Another very important thing to keep in mind is if you have recently become Orthodox or if you’ve been Orthodox for a while and let’s say your spouse is not or you live with a family member and they’re not or let’s say you’re a college student and you’re living in a community environment where you all cook together and the other people might not be Orthodox and so on and so forth—I think it’s important to explain to them what the fasting is all about. They might have a really bent perception in their mind of why you’re fasting. So if they could have an understanding of the Eastern Orthodox approach to fasting—it’s not a thing we have to do as a result of penance or guilt or anything like that, but explaining to them that “This is a discipline that I’m choosing to do to aid me in emptying myself of the things of this world to allow myself to make room for Christ,” if you explain it in these ways, people of other Christian traditions might say, “Gosh, this just makes a lot of sense. I would like to practice this. It’s not something that’s currently part of my Protestant practice”—or something along those lines—“but I’m willing to give it a try.”

Giving them an understanding of this approach to fasting will open their experience to it. It might not be such a burden for them to change up the menu. Just something to think about. If they don’t know anything about it, then it’s easy for people to shut the door and not understand why you’re doing it and not want to understand why you’re doing it, but if they see that it’s something important to you, then they might want to embrace it more and support you more in it.

It’s interesting, because Venerable St. Ephraim the Syrian has a wonderful quote:

An excellent faster is he who restrains himself from every impurity, who imposes abstinence on his tongue and restrains it from idle talk, foul language, slander, condemnation, flattery, and all manner of evil speaking, who abstains from anger, rage, malice, and vengeance, and withdraws from every evil.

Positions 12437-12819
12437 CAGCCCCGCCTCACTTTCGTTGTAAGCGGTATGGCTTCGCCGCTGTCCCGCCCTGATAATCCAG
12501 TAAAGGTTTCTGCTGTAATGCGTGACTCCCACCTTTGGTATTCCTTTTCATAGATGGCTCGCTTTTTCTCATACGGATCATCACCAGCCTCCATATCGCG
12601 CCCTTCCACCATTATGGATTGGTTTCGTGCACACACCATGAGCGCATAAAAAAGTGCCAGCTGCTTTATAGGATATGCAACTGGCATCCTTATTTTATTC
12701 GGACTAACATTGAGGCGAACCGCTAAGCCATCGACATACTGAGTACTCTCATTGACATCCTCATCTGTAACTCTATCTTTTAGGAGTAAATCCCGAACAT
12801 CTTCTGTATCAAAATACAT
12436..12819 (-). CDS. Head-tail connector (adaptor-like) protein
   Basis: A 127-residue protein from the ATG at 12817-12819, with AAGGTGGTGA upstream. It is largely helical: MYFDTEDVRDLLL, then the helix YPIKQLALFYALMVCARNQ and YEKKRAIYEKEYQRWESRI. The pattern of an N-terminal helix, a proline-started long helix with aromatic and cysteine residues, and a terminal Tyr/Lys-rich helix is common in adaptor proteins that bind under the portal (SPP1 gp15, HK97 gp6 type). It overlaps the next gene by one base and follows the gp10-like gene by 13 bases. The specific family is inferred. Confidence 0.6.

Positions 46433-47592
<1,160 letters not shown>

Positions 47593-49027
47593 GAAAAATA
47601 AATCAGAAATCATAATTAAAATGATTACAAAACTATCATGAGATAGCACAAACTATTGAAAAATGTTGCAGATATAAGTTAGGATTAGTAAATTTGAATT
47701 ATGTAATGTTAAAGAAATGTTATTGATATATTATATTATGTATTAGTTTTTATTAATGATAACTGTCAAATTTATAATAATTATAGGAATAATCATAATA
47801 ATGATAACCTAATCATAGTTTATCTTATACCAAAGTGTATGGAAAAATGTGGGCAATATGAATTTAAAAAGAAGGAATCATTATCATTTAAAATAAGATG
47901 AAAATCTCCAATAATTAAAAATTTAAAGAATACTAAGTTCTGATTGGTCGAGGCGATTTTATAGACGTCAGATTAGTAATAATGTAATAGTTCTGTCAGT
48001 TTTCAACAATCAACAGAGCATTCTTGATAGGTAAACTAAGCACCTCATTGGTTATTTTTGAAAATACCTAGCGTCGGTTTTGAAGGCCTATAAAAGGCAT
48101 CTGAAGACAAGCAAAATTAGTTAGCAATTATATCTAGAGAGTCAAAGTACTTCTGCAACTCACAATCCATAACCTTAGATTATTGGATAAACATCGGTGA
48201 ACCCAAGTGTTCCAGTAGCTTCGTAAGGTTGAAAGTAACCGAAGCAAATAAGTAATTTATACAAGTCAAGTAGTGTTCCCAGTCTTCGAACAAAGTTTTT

I read this teaching and I thought about the homes where one is fasting and the other is not, and I thought, “Wow! What a great challenge for the faster! If they can be practicing the teachings of St. Ephraim the Syrian on such a level that this fasting period becomes such an example to all those around…” When people see that you’re having a change of heart as a result of something that you’re doing, a change of actions in something that you’re doing, they want to know where that’s coming from. Remember that not only are you changing the way you’re eating during this period of time, but you’re involved more in prayer, you’re trying to be even more cautious about becoming slow to anger and idle talk, all these things that are [easy] traps that we fall into in our daily lives.

That’s something to reflect on, and that might be a quote that you’d want to share with your spouse that is not Orthodox or is not fasting. Give them this example that, yes, while I’m working on the food end of it, I’m also trying to work on all this, and that’s only going to hopefully benefit our marriage and our family life.